Dione describes herself as a teacher, and climbing as her preferred medium. She has been a USA Climbing coach for five years, and also has been teaching and giving workshops across the country at different festivals.
Get to know more about the engine behind Coral Cliffs below!
Q&A with Abby Dione
Tell me a bit about yourself—how you found climbing, how you evolved as a climber over time.
I actually get teased a lot for this, cause I’m actually Canadian but I learned how to climb in Florida [laughs]. So when I go back home they make fun of me, considering we have the Rockies and beautiful mountains in our backyard. But climbing never came across my radar when I was growing up. It actually took a visit from friends from Europe that were coming to Florida for the beach and the sun, and had a trip coming up and they didn’t want to lose any fitness. So they did some research and they found this little gym in Fort Lauderdale. And they invited me to come along. And I did, and I basically proceeded to lose my mind. I took my class, I got my membership, I got all the gear, and I usually tell the story that I climbed everything I could climb to the point where when I drove us home I couldn’t close my hands. I was doing the crab on the steering wheel. And that was that, I was hooked. …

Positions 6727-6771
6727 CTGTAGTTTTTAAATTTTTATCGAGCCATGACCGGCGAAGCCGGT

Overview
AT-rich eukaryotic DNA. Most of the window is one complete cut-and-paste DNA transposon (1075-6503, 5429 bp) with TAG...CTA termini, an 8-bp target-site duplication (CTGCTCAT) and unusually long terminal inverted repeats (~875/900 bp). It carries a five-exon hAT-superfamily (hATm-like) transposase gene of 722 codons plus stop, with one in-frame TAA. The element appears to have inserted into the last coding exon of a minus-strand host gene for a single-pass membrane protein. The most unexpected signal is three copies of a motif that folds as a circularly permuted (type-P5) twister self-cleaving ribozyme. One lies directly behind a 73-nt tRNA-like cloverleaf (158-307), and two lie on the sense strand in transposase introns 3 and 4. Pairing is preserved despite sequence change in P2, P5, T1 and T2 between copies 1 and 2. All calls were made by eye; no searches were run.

My first outdoor trip probably happened within a year, and then I understood what the gym was for besides obviously community and connection and a good time. I was like, ‘I need to train.’ And that’s what I did. I climbed a bunch. And climbing was about me and for me. Fast forward a year or two later, my climbing partner at the time essentially says, ‘Hey, do you know the owner is selling? I think you should buy it.’
What was your vision when you bought the gym?
It was the first thing I had to ask myself. The summary of my answer is, generally if I’m having a good time, you’re gonna have a good time. That’s always been my philosophy. So when it came to the gym I brought that attitude. …
My vision was, if you come to my space and you don’t know anything about climbing, kind of like on a conveyor belt, you can progress along, get strong, get smart, and then off you go. Whether it’s outside, whether it’s competitions, whatever your heart desires the idea is that you are in a place that you can learn and fail comfortably. Because that’s how you get better.